Yes, but have they actually tried to use it in one of the day-to-day situations that their supposed customers use it for? It used to be a powerful tool to quickly identify unique features of unfamiliar cities, regions, towns etc.

    Now – since their search is not intelligent enough to know whether the image is actually of the term searched, or just if the term appears on the page the image appears on – you have to click twice to find the website. It then doesn’t even anchor you to the keyword searched for, so you have to search again. What a poor experience.

    Serious stuff-up this time Google.

  • Dannys1234

    This redesign looks great and is better for quick browsing… BUT it is a terrible for actually finding the correct image. It’s imperative to see the keyword info and image details in the search results.

    The old version, you hover over the image and it shows where your search terms have appeared in the originating text or image description. This new design does away with that meaning that you don’t actually know if what you’re looking at is what you’ve searched for.

    e.g. I search for Fox Tor, Dartmoor National Park, UK. There are a load of image results. Some are of the same location, some are not. How do I know which pictures are actually of Fox Tor? I now have to click through to each page and read the full text to find out. Before I could hover the image and the keywords pop up letting me know straight away.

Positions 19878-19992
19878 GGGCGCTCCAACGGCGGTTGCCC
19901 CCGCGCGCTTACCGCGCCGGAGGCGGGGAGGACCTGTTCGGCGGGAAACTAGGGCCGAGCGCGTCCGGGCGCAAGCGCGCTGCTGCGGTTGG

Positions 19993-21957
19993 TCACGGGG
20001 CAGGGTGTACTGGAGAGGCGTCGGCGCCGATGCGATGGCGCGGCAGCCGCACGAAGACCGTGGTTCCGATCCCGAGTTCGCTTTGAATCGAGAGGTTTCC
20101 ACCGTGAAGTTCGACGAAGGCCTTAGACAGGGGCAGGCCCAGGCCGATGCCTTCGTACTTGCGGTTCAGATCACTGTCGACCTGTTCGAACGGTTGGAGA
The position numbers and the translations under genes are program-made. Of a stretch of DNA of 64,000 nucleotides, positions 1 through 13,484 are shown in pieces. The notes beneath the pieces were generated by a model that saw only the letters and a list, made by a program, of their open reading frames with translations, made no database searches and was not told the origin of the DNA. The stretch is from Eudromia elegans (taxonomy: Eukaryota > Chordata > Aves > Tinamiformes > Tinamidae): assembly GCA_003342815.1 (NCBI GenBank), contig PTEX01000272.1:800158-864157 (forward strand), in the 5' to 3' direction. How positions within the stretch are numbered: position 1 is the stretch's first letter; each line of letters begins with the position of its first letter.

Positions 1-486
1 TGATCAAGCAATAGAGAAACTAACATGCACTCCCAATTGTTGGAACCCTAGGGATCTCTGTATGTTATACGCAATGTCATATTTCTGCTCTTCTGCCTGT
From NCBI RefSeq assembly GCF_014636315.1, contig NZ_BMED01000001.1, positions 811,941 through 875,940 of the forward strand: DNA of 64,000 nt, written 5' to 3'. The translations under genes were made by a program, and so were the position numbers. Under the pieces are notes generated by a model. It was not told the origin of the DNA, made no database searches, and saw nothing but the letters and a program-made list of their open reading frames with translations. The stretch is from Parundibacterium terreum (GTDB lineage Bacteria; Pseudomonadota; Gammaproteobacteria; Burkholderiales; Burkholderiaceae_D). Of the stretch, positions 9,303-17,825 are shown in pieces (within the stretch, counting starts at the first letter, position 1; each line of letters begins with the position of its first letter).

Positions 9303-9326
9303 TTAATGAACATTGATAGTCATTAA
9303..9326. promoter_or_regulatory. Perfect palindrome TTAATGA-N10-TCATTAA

Google, there needs to be a work around for this.

  • Carfilhiot

    I notice that the Opera browser still delivers the old style Google Images. For once Google’s detestation of Opera has proved useful.

  • Syahmi Affandy

    same as iTunes album preview ! Apple would sue this . lol

  • Andre Soares

    Sorry to say, but this is an irresponsible, reckless post, taking Google’s p.r. b.s. at face value. No one can be THAT naive. Google Images has basically appropriated content from publishers without their permission and without giving their fair compensation. You can browse as many images as you want without giving ONE SINGLE visit to the site hosting the image. Fair? Oh, but there are four links directing to the site. Yes, one of which directs you to the image itself — once again, you load the full-size image, use the bandwidth of the image-hosting site, which, for its part, gets NO benefit: NO visits either to the post where the image is located or to the site’s ads which are necessary to keep publishers going. (Look at the sidebar next to your post and you’ll see exactly what I’m referring to.) Now, is the new Google Images a good idea? For Google and content thieves, perhaps. Not for publishers, including “The Independent,” whose images are now fully available, full size, on Google. There’s no need to visit your site to check out and/or copy your images. Fair? I’m sure Google thinks so. Though I’m just as sure that if Google’s content were scraped and pasted elsewhere they’d cry Foul Murder. Check out the various forums, including Google’s. Webmasters have seen the number of visits to their sites — and their advertising revenues — plummet. Fair?